The legal services watchdog is to use freedom of information requests to extract more data on the performance of lawyers.

The Legal Services Consumer Panel said today it wants to publish more information on complaints and service quality of law firms. In its annual report, the panel says it plans in the next year to use FoI laws to ask public bodies for information they hold on the performance of lawyers.

Bodies such as the Legal Aid Agency hold peer review scores for legal aid providers, and the consumer panel wants access to this information for use in comparison websites.

The Gazette also understands the panel would support a change requiring the approved regulators to be subject to mandatory FoI requirements. Currently requests can be made to the legal services regulators, but there is no obligation on them to respond.

Regulators agreed earlier this year in principle to publish data for use legal services comparison websites.

The panel’s report said it will work in 2014 to secure successful implementation of a commitment from regulators to release data from their professional registers.

Following agreement from the regulators and a request from the Legal Services Board for suggestions as to how it would work, it is understood a meeting was held last month to move the plans forward.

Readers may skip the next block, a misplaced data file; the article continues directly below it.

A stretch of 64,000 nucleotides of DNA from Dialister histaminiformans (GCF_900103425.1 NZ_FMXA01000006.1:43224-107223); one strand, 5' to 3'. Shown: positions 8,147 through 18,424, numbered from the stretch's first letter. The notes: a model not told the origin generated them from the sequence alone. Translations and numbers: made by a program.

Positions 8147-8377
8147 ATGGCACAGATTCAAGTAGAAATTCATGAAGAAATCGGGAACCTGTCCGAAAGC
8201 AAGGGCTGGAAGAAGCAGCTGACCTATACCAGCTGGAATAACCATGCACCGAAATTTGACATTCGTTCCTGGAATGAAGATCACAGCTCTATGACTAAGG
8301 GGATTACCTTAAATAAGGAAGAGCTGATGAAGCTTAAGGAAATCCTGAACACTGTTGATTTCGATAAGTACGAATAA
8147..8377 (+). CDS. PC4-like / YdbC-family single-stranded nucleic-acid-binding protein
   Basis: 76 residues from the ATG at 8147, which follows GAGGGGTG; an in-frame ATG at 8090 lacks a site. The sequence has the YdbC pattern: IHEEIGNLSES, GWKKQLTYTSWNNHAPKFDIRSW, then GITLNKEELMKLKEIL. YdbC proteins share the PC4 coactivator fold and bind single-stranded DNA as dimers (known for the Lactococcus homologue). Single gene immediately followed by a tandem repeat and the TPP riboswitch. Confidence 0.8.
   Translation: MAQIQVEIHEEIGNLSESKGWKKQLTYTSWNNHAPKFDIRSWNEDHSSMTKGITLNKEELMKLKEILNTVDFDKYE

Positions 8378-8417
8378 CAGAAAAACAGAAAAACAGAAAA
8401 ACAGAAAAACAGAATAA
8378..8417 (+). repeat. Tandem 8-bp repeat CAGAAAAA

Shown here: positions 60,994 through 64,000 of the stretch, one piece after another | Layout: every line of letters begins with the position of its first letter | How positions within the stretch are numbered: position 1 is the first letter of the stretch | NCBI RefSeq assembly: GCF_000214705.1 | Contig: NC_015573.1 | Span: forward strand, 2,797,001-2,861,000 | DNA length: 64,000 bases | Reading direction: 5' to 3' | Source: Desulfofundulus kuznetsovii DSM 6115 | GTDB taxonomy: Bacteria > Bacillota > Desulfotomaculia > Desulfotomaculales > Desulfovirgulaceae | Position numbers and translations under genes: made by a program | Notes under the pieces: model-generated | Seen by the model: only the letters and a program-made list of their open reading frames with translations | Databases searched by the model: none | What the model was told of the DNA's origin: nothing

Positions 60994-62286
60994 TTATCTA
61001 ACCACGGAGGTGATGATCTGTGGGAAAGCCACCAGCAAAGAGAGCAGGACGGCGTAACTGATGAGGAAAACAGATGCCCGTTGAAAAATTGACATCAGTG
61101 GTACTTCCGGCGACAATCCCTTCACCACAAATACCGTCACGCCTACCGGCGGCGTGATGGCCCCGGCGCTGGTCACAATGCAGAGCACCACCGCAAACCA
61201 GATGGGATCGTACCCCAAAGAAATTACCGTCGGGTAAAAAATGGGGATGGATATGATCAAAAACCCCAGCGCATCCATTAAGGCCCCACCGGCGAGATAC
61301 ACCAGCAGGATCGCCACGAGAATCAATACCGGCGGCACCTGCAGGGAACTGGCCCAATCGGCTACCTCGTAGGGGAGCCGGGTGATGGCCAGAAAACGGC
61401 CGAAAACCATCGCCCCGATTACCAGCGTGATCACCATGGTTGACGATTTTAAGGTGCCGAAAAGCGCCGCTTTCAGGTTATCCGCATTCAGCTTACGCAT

Elsewhere in the consumer panel report, on training the watchdog said it will focus on ensuring lawyers ‘remain competent’ and understand the needs of vulnerable consumers. Work will also continue with accreditation schemes to secure improvements.

The panel will publish research commissioned with the LSB on online self-help tool and ‘initiate a debate’ on the consumer’s access to online legal services.

‘We will consolidate and reinforce our three critical themes of access, choice and better protection for consumers,’ said the report.

‘Our primary emphasis in the coming year will be on equality of access. We are also mindful of the need to balance access to justice and the right amount of consumer protection.

‘Over-regulation might stifle innovation that could open up legal services to more people, yet consumers are most likely to be active and empowered when they know effective regulatory protections are in place.’

The cost of the consumer panel rose in 2014 from £188,100 to £200,605. The increase was largely due to a 7% increase in panel fees and staff costs.

The costs of the panel are met by the LSB, which is funded by contributions from the legal profession.